Old "Records"




As our foundation grows, and more historic material comes to our attention, we find we need more ways to share it here on the site.  Recently, we have received some very historic transcriptions.  Some of these are owned by members, and others have been loaned to us so we can share their historic value.   Most of these audio cuts will be placed with the stations where they originated.  But, as they become available, I would like to put them here in one place for your enjoyment. 

A few notes of interest --  Many of the older transcriptions are 16 inches in diameter, compared to 12 inches for standard LP record.   So, my first challenge was to make some physical changes to the tone arm and mounting on my turntable so these would even fit.  Next, these older transcriptions, while playable on a modern phonograph, do not sound their best played in that fashion.  A modern, stereo needle and pick-up is not designed to track these older, wider grooves properly.  There is a lot more noise and a great loss of the original sound if played on a newer system.   So, my next challenge was to go back into my old equipment boxes and locate a mono pick-up manufactured in the late 40's or early 50's.  And, luckily, I also had a proper needle for these older grooves.  With a little bit of added circuitry to match the old cartridge to my pre-amp, we were in business.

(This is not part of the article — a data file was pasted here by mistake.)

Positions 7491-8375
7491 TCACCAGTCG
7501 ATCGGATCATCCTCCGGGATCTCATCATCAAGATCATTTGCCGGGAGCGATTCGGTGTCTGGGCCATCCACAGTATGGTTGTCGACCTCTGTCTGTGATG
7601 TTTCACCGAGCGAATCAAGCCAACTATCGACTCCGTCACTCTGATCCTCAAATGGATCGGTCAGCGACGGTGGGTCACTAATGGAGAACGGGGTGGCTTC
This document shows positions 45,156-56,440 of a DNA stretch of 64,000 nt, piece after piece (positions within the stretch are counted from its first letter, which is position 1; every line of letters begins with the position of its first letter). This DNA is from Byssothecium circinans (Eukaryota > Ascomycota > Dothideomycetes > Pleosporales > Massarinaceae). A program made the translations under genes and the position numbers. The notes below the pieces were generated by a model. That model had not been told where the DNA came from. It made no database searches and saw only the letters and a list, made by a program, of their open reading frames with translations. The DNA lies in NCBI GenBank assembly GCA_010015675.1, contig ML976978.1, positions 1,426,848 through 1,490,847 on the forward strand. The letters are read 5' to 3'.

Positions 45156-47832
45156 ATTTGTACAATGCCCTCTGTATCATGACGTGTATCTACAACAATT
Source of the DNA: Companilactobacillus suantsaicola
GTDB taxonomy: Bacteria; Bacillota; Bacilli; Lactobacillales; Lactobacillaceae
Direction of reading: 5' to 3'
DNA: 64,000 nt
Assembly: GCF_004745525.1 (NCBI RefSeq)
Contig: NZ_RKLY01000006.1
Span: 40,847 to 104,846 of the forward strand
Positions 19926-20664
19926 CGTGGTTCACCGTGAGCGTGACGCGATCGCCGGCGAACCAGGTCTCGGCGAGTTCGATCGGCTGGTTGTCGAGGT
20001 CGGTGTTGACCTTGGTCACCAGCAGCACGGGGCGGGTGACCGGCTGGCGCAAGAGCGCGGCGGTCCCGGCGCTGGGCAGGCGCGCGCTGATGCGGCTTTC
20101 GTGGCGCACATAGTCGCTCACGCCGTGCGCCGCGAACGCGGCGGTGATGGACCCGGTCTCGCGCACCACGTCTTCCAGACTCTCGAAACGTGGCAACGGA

Even with all of this, there are imperfections in these audio files.  Over 50 + years there is some degradation of the record surfaces, and there is still some noise present.  And, we have no idea how these may have been stored or handled over the years.  But, having said that, I am pleasently surprised by how some of these sound.